What action is being taken by bus drivers and why
Published 01/05/2015 | 02:30
What's happening with the buses?
Bus drivers have threatened to take industrial action over seven days this month, beginning today and tomorrow. Other strike days are planned for May 15 and 16, followed by three days on May 29, 30 and 31. The move will affect hundreds of thousands of customers of Bus Éireann and Dublin Bus, and will cause chaos over one of the year's busiest travelling weekends.
Why is action being taken?
The National Transport Authority is opening up 10pc of all state-funded routes to competition. Waterford city bus services, commuter routes into Dublin and some Dublin Bus services will be tendered out, with contracts to be awarded next April. The routes can be won by the incumbents, Bus Éireann and Dublin Bus, or by private operators.
Why does this pose a problem?
Unions fear it's the beginning of privatisation. They maintain that in 2019, when the contracts with Dublin Bus and Bus Éireann expire, more routes will go to the market, which will result in job losses. They are also concerned about pension entitlements and terms for drivers who transfer to the new operators.
What does the NTA and Department of Transport say?
The NTA says there will be no change in drivers' terms and conditions, and insists the routes are not being privatised, but opened to the market. Transport Minister Paschal Donohoe has also said there would be no requirement for drivers to switch operators, meaning there is no basis for industrial action. Drivers on affected routes can be transferred to other services, as growth in passenger numbers is expected in the near-term.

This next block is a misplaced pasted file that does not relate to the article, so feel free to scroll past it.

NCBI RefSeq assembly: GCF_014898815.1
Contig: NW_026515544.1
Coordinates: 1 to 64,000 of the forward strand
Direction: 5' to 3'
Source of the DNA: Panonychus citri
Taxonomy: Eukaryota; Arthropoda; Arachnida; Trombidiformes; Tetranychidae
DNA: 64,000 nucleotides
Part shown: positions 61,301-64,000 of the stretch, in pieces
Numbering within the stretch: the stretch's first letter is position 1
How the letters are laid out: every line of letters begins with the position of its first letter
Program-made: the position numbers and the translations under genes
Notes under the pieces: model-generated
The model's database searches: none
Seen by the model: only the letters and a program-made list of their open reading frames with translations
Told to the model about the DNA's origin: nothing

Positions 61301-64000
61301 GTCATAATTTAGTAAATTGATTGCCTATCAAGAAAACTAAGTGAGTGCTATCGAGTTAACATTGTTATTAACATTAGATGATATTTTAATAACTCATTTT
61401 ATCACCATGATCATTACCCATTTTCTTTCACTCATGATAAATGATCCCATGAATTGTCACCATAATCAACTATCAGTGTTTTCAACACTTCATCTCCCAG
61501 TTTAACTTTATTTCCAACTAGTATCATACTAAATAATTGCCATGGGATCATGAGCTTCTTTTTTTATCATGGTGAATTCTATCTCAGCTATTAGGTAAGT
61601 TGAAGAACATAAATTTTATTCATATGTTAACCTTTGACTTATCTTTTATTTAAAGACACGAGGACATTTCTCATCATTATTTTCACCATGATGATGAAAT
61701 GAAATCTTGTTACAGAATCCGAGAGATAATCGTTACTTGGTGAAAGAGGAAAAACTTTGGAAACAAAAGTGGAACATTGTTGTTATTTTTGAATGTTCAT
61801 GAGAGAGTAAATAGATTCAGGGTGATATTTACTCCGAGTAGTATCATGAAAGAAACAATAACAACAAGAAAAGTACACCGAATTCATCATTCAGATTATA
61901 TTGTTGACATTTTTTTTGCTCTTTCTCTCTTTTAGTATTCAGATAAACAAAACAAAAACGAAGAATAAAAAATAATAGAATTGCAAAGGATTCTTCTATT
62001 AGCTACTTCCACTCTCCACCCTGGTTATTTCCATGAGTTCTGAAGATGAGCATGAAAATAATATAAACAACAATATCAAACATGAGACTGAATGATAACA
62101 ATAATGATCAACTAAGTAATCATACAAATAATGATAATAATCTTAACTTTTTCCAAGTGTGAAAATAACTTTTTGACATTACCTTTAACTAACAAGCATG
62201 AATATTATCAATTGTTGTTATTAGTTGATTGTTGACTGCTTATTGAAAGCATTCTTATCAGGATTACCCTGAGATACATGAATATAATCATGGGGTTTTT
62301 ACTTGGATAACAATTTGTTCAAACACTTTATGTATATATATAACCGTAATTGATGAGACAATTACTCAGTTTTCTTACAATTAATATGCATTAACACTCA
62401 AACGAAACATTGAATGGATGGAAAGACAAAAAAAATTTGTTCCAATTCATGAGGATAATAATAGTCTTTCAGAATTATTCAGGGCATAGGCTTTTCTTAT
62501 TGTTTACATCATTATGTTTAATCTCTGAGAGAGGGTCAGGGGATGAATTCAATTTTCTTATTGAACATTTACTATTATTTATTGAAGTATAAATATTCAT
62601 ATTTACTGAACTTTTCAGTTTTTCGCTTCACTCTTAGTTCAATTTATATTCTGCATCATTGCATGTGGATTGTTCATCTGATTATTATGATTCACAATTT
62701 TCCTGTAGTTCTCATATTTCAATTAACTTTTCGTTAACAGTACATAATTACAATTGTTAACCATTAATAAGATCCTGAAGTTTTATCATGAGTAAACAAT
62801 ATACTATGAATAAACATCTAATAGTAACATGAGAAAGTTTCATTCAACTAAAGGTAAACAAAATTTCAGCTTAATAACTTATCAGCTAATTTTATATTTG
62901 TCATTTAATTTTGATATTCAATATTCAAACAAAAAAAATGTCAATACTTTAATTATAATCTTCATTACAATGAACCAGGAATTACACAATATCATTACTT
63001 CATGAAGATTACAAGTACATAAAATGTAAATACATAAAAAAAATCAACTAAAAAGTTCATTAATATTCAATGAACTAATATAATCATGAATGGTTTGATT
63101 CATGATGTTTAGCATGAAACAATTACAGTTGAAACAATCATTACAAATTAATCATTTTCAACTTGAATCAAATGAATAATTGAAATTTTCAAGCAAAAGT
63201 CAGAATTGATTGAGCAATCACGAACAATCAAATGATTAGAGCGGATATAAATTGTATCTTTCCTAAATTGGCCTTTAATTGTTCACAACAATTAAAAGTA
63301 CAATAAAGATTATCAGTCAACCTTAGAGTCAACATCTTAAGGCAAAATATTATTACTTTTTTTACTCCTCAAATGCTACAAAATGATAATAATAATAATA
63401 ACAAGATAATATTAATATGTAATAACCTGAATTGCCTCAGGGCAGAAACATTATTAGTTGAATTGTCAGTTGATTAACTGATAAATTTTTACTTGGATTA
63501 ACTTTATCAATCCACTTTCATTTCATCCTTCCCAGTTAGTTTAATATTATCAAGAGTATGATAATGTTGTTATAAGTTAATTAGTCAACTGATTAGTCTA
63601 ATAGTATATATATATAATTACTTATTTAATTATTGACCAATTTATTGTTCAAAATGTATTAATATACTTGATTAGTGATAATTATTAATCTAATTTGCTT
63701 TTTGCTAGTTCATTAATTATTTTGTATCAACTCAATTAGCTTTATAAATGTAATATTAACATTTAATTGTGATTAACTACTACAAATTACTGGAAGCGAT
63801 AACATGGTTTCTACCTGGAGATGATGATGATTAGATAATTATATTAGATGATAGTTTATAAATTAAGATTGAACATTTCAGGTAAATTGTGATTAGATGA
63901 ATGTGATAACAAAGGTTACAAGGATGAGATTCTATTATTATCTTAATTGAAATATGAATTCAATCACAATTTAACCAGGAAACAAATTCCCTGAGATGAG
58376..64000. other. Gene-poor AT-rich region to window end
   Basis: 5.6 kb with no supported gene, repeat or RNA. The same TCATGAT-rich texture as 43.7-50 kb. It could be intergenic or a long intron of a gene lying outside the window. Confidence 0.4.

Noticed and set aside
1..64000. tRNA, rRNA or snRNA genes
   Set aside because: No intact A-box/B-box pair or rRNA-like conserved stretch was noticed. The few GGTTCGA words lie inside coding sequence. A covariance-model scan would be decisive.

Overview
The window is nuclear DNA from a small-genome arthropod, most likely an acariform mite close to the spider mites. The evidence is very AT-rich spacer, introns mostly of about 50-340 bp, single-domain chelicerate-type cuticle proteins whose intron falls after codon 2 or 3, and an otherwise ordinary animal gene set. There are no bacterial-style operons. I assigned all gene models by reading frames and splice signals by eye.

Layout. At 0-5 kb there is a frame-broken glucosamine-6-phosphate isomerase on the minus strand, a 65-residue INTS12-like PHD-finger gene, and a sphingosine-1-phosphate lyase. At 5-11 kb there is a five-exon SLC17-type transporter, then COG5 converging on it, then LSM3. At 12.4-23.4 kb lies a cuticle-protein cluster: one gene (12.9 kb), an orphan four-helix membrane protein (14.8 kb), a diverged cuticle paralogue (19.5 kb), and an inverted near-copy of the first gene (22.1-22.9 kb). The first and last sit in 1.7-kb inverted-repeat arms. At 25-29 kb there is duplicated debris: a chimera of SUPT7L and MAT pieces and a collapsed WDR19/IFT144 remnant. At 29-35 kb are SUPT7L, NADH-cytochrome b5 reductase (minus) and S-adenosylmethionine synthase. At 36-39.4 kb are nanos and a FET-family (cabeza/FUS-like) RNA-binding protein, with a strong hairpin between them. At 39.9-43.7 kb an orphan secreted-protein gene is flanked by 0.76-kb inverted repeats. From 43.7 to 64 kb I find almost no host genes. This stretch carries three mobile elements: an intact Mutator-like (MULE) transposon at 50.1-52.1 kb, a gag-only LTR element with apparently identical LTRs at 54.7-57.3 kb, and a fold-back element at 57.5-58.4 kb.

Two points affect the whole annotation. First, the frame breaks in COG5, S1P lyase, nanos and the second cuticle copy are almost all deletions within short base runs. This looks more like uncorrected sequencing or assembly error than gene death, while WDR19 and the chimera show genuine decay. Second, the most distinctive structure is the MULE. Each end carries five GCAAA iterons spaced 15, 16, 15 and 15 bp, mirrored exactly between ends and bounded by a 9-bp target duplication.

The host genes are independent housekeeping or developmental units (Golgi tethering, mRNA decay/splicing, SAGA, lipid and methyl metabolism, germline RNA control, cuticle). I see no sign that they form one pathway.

So why were all sides called into the Labour Relations Commission?
Because the unions aren't assured. They insist there's a range of issues to be addressed, in particular the question about what happens to routes after 2019.
Are the private sector happy?
Not overly. They're concerned that very few companies will have the financial turnover to bid for licences, meaning most will be excluded. But they say that it is good news for passengers because competition invariably results in improvements to services.
Given all the fuss, why is the NTA persisting?
It says that a competitive market will lead to savings, perhaps as much as 10pc. This equates to around €6.5m. If these kind of savings are realised, it gives it some clout when awarding further bus contracts because it can demonstrate that better value can be achieved.
So what happens to passengers?
They must make alternative arrangements. Their difficulties are compounded by the fact that engineering works are taking place across the rail network, meaning there will be a reduction in services. A 4pc hike in taxi fares, which took effect from yesterday, won't help improve their mood.